PLAYBILL ON OPENING NIGHT: The Testament of Mary—At Long Last, Her Side of the Story

By Harry Haun
23 Apr 2013

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Shattering the stained-glass image of Mary was not an easy thing to attempt. "It's powerful," he insisted. "If you go to any museum in Italy, any church, Madonna and Child are there, greeting you. She's powerful because she doesn't speak—because people can, I suppose, find radiating from her something or other that they can use."

Not this lapsed Catholic, said Toibin. "I'm a more common kind of Catholic these days—especially in our world—than the other kind of Catholic. I think that's why the Pope is worried—because there are so many of us out there who are lapsed."

Fiona Shaw turned out not to be the first to voice The Testament of Mary. That distinction went to Marie Mullen, who collected a 1988 Best Actress Tony for The Beauty Queen of Leenane — when the play had its world premiere in Dublin.

"Then I went back to the story again," Toibin remembered, "and added to it and did all sorts of things to it that made it into what I would call a novel, but other people would call a novella, and this was then published. Then I went back to it again, this time with Fiona and [director] Deborah [Warner], to create this text for the theatre."

Warner has been directing Fiona Shaw to great performances for a quarter of a century, so you would think each knows where the buttons are to be pushed and when. "Actually, we're very formal," Warner surprisingly put forth. "We know each other very, very well, but we're incredibly formal within the room. I think people who watch us think, 'Do these two people know each other?' We really do know each other. There's a formality. We don't enforce it. It just comes in.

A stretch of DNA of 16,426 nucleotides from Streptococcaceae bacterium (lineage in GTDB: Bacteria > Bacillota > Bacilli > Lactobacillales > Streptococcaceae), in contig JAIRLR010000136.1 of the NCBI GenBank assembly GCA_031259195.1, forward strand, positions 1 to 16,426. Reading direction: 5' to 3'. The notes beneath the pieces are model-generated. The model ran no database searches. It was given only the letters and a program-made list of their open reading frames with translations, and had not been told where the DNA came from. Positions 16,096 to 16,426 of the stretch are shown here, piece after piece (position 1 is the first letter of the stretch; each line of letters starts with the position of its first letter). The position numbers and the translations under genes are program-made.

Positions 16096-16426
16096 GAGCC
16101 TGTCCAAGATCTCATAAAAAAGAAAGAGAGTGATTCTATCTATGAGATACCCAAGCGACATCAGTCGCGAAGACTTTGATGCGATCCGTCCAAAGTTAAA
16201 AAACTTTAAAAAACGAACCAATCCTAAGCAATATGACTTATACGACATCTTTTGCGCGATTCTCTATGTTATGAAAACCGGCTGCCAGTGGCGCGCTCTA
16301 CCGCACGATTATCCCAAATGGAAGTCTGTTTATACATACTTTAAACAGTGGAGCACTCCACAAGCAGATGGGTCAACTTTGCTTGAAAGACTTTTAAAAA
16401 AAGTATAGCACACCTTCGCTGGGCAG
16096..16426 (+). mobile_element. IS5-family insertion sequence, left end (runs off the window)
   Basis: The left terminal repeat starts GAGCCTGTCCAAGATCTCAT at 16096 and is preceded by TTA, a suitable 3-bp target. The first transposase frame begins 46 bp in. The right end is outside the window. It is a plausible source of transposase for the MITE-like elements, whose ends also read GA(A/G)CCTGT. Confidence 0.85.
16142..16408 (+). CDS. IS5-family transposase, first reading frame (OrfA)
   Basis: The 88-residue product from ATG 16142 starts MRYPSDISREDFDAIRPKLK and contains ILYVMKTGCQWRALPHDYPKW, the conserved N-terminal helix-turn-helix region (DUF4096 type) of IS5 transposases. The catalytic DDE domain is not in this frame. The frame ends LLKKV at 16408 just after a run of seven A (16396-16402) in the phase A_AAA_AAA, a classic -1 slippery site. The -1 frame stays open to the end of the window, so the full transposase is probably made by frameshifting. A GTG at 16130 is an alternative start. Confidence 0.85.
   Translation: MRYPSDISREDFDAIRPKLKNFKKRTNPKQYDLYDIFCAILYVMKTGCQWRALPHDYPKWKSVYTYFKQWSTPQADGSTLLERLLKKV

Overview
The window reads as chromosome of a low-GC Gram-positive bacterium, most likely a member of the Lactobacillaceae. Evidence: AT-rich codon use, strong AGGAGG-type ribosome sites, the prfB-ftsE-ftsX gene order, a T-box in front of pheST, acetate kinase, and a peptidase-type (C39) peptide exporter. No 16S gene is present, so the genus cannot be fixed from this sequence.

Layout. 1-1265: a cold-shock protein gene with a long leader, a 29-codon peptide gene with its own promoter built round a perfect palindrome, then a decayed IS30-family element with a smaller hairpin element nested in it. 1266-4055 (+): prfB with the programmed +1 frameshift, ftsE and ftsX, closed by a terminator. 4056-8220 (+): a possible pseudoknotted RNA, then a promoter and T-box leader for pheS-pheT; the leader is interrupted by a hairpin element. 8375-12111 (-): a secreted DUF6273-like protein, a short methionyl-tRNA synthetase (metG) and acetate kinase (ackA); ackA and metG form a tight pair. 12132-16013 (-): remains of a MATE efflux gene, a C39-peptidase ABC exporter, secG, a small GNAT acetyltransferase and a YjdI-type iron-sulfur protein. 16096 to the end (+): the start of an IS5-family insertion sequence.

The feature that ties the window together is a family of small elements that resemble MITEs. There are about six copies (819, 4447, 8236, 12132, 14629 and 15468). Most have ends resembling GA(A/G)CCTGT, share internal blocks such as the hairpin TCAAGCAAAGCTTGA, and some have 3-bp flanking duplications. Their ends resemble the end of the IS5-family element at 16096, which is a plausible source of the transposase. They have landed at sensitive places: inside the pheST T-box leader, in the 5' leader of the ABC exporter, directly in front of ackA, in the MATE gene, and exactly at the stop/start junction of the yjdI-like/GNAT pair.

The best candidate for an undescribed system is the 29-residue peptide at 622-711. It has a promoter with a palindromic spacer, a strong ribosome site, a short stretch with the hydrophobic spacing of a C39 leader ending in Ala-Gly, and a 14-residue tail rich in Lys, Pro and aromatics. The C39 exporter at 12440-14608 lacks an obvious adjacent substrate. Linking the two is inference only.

"But there's also a shared appetite for adventure. For sure, there is. And there is the trust, I suppose, that allows each of us to be braver than we'd be without the other. People explore that kind of feeling. Those people who go off into the unknown who try to find the new mountain or the new world. You do tend to choose—all those who choose to climb difficult mountains—you choose good climbing partners. You choose people you've been with before. You do not choose a new team and hope they know the ropes. So I think it's a massively exciting challenge that lies in this. We couldn't have done this if we hadn't done 25 years of this stuff together."

So how long have they been working on their current teaming? "Well, intensively, six months," Warner estimated, "but certainly it's been in the air for a full year since Scott Rudin approached me. Even before that, it was swimming around in the ether."